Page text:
Now government wants interim dividend from RBI

The finance ministry expects the Reserve Bank of India to declare an interim dividend from the additional surplus created by the new capital norm for the central bank, economic affairs secretary Subhash Chandra Garg said on Wednesday.

He said the expert committee on Economic Capital Framework for RBI has virtually been finalised. “Hopefully soon, it will be announced,” he said on the sidelines of an event in New Delhi.
Earlier reports said the government is seeking 3,60,000 crore out of RBI’s over 9,00,000 crore reserves, which include gold, foreign currencies, SDR, sovereign bonds etc.
Garg had then denied any government move to seek Rs3,60,000 from RBI.
Garg also said the finance ministry was likely to seek approval from Parliament for additional funding for state-run banks on Thursday. The proposal will be part of the overall supplementary demand for grants to be laid before Parliament, Garg added.
Over the last two months the government and the Reserve Bank of India have been at loggerheads on several issues, including the government’s proposal to ease capital and lending curbs for state-run banks. New RBI governor Shaktikanta Das was appointed after Urjit Patel resigned. His bureaucratic links are expected to heal a rift between the RBI and the government.
Garg said finance ministry is likely to seek approval from Parliament for additional funding for state-run banks, adding that the proposal will be part of the overall supplementary demand for grants to be laid before Parliament.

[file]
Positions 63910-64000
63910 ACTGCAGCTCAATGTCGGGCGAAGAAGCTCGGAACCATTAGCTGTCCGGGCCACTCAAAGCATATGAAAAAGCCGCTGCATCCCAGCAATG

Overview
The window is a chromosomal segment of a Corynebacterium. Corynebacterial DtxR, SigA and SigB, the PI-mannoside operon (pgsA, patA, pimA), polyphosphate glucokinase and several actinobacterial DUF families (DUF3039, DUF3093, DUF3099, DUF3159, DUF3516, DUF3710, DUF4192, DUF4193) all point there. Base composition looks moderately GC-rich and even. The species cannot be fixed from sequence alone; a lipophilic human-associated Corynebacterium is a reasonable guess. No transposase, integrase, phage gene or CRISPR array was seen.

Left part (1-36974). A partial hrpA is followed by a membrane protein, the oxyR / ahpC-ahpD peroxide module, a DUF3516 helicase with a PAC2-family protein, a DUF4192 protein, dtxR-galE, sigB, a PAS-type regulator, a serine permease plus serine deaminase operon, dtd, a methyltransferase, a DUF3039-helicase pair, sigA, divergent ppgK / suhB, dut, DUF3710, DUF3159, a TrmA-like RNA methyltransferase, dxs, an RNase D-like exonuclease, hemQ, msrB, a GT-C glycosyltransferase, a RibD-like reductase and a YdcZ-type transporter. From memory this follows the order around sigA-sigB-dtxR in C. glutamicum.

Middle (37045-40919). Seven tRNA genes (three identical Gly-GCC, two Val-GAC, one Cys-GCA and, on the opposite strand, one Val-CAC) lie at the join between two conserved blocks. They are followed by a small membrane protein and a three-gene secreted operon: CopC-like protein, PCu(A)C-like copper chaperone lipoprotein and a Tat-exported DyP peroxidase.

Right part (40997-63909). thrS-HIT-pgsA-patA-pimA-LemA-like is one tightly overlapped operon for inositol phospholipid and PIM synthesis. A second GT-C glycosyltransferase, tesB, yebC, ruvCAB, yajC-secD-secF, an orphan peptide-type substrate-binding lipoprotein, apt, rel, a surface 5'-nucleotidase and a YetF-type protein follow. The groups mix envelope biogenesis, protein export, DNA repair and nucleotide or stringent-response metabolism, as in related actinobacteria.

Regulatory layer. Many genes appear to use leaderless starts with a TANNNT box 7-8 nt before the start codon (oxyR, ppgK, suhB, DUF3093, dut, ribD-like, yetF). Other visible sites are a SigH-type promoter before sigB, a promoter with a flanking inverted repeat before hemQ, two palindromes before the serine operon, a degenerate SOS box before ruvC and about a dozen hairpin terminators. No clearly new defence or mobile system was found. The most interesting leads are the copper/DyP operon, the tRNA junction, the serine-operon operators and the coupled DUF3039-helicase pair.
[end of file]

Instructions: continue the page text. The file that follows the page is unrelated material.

Over the past two months the government and the RBI have been clashing on several issues, including the government's proposal to ease capital and lending curbs for state-run banks.
The new RBI Governor Shaktikanta Das' bureaucratic links are expected to heal a rift between the two.
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Reserve Bank of India had, in August, transferred Rs50,000 crore of its surplus money to the government, the highest since 2015-16, in a partial relief for the latter struggling to replenish public sector banks.
The government wants RBI reserves to be recycled to recapitalise state-run banks that are neck-deep in loan losses.
The Economic Survey had suggested that the surplus with the RBI could be used to recapitalise public sector banks and improve the government’s fiscal position.
While the transfer will give the government more elbow room to infuse capital into the banks it own, taking all of RBI’s surplus cash is like killing the golden goose, as once the surplus is transferred to the government, there is little likelihood of another such fund transfer.
RBI will be releasing details its accounts later this month. Historically, large surpluses have come at the cost of transfer to contingency reserves. During the tenure of former governor Raghuram Rajan, RBI transferred over Rs65,800 crore to the government for two consecutive years.